* * *Note: This isn't meant to be a tutorial so much as a walk-through of my process. When writing instructional tutorials I try to be a bit more purposeful and conscious of choices made. Though in truth my process is usually much more chaotic and consists of decisions made on the fly.
Chaos doesn't generally make for very good instruction though, so while I try to define a process in Dreamscapes that is logical and easy to follow, I think simultaneously that "simplification" raises an illusion about creating art that makes things more daunting in a way.
I wanted to show here that it is not always so thought out. Every choice about color and composition doesn't have to be made before you start (though with watercolors, you do have to have at least a general idea in mind). And that accidents and decisions made on the fly are a part of the whole process. A part of the fun of creating art in fact.
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Strathmore lightweight illustration board
Winsor & Newton pan watercolors: Burnt Umber, Payne's Gray, Reddish Brown, Lemon Yellow
a few Kremer Pigments: Elderflower Purple, Stinging Nettle Yellow
Laying in the Background
I start off with the lower background, working from the ground up.
Courtesy of my friend Sophie Klesen, I have in my posession some lovely paints from Kremer Pigments Inc. Their colors are historical pigments, and have a fascinating way of separating and creating unexpected variations of tone, especially when some kind of texturing is applied to the wet paint.
At any rate, I've fallen in love with this Elderflower Purple. I've been looking for an excuse to use a lot of it.
I painted the the lower area in with many thin glazes, alternating the purple with some mixes of Burnt Umber and Payne's Grey as well. At one point I realized that the purple lifted exceedingly easy. And I know that Burnt Umber and Payne's Grey are generally more permanent. So as I started on the left lower corner, I painted the lower layers with the greys and browns and reserved the upper layers for the Elderflower Purple, and I found this made creating a smooth background much easier.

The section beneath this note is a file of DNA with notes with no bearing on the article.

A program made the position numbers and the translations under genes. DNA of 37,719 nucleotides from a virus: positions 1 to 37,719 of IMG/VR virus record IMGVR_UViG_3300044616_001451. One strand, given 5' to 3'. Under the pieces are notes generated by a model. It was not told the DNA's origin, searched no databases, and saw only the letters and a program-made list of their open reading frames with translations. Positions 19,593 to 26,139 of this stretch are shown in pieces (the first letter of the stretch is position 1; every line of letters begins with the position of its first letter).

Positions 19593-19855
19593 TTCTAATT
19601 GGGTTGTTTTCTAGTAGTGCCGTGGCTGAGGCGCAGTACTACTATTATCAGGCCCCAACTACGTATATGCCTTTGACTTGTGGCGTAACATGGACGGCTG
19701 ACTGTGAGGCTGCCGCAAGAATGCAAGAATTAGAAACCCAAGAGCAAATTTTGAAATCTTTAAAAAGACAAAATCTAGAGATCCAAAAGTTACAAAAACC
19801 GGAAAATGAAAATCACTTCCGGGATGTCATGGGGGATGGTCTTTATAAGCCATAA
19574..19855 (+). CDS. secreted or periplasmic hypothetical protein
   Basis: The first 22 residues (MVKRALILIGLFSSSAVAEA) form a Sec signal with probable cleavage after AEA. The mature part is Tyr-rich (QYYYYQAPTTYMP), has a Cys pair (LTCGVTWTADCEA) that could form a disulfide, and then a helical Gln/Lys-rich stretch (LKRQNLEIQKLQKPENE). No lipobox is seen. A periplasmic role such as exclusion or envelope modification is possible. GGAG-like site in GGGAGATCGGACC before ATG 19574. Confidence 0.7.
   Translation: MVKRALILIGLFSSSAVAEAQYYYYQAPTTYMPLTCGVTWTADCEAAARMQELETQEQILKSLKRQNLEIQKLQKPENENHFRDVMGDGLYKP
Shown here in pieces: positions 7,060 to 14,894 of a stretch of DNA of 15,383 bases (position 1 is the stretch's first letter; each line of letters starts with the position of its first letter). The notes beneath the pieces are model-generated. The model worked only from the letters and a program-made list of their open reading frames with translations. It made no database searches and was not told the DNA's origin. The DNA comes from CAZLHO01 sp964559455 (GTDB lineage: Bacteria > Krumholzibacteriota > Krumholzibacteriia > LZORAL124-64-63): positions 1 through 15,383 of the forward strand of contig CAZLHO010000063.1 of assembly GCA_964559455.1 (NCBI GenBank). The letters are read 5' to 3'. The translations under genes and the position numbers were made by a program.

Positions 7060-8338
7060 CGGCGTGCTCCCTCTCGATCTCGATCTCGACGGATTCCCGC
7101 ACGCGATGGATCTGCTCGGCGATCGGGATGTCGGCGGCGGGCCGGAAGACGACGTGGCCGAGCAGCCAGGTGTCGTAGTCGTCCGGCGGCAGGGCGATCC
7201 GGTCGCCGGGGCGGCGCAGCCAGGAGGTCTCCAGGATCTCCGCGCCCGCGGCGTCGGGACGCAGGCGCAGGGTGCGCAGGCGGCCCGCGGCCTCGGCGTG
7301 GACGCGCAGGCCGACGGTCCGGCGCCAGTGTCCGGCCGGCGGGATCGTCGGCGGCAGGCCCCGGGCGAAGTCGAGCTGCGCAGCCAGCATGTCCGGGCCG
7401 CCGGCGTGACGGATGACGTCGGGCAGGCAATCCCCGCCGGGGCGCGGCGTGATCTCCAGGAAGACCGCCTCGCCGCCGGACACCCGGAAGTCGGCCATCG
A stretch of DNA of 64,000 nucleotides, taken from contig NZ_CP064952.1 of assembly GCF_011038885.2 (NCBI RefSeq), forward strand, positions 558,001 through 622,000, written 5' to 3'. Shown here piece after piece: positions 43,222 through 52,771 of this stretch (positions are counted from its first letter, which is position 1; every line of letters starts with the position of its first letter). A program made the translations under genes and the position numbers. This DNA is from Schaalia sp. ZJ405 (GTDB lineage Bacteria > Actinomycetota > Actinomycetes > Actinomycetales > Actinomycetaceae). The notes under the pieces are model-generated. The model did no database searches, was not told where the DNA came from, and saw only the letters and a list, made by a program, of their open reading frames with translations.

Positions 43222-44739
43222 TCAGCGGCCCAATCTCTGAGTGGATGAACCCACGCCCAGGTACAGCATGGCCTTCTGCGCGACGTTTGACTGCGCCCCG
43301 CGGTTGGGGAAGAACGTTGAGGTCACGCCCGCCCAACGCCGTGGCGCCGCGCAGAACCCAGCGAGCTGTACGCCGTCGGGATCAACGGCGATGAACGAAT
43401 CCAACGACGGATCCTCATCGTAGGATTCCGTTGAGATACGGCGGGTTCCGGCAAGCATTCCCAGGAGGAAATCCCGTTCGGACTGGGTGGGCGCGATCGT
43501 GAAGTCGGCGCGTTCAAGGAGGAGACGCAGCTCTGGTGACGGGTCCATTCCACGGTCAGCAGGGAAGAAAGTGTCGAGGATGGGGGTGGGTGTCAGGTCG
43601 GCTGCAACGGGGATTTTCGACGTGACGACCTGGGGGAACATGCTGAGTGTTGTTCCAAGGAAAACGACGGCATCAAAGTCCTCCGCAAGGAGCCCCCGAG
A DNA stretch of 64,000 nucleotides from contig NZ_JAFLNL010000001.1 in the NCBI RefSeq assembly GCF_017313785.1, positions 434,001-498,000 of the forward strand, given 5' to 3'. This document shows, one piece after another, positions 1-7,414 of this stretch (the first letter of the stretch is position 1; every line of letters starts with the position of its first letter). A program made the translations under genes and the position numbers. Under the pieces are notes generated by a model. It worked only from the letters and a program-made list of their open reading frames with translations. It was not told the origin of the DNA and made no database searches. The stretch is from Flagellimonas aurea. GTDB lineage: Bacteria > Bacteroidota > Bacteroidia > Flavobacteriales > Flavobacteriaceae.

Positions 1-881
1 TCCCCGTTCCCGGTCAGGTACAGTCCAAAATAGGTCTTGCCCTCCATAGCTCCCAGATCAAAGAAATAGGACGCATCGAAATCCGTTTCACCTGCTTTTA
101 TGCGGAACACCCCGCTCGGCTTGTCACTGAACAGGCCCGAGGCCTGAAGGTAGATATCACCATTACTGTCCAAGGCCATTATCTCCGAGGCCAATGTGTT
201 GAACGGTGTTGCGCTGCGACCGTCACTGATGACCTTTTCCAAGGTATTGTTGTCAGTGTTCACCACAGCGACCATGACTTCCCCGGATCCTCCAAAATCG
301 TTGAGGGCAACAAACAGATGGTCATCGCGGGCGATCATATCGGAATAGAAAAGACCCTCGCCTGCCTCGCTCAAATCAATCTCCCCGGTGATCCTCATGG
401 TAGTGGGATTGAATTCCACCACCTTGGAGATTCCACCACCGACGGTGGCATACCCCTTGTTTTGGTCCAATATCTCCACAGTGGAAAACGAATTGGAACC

Determining the ordering of layering is something that you figure out as you experiment and actually work with colors, as every pigment has its own qualities and lifts easier or harder or behaves differently when splattered with salt or rubbing alcohol.
Moving upwards, continuing the slow layered glazes up into the sky. Now though I'm splattering it as I go with rubbing alcohol to create a starry texture.
I'm using a no 10 round brush for most of this, blending out small patches as I go so that it creates a seamless background. You can notice there's color shifts in the upper sky of what seems like blue and purple varations. Here's one of the things I love about these Kremer pigments -- that's all from the one Elderflower Purple color. It just...varies by itself.
And if you look closely at the rubbing alcohol splatters, it looks more like Cerulean Blue in the center, with Magenta outlines. Pretty neat stuff. :) Can't wait for Sophie to send me more colors from Germany at the end of May.
Anyway, lots of splattering and glazing, and a Lemon Yellow nimbus around the moon, and her head, blending into the white surrounds with water and dabbing with paper towels.
I keep darkening the background with more glazes. This kinda just keeps going until it feels done. Watercolors dry pretty fast, though not instantly. So sometimes after working in a wash say in the upper corner, I'll want to continue layering there but it's currently wet. So I'll switch to another layer at the lower corners instead and then switch back to the top after it has had a chance to dry. I jump all over a painting like this, working wherever is currently convenient. There's no need to stay locked to one element of the piece at a time.
Now for some more Kremer fun, I pull out the Stinging Nettle yellow, which sometimes surprises me with little bits of crimson in unexpected places. But I use that to fill in the moonbeams, blending it softly into surroundings. Leaving the moon itself with the white of the paper.
Need More Moonbeams!
At this point, I sat back and decided that I didn't like the symmetrical moonbeams just on her outstretched hands. The background was looking too BoringBlue. Considered for a while, then decided to add more moonbeams off to the right side. Sketched in very faint guidelines in pencil, then proceeded to paint those in with more Elderflower Purple and Stinging Nettle.
Stars and Shadows
Trusty white gel pen, dotted in the stars. I'm not really a stickler for purist watercoloring. If it works, do it.
Also, shadowy tendrils of hair on her with various mixtures of Payne's Grey, Burnt Umber, and Elderflower Purple.
So here's my stopping point for today. Some book layouts are calling to me so for the moment Moonbathing has to be set on the back burner. More will be forthcoming over the next few days!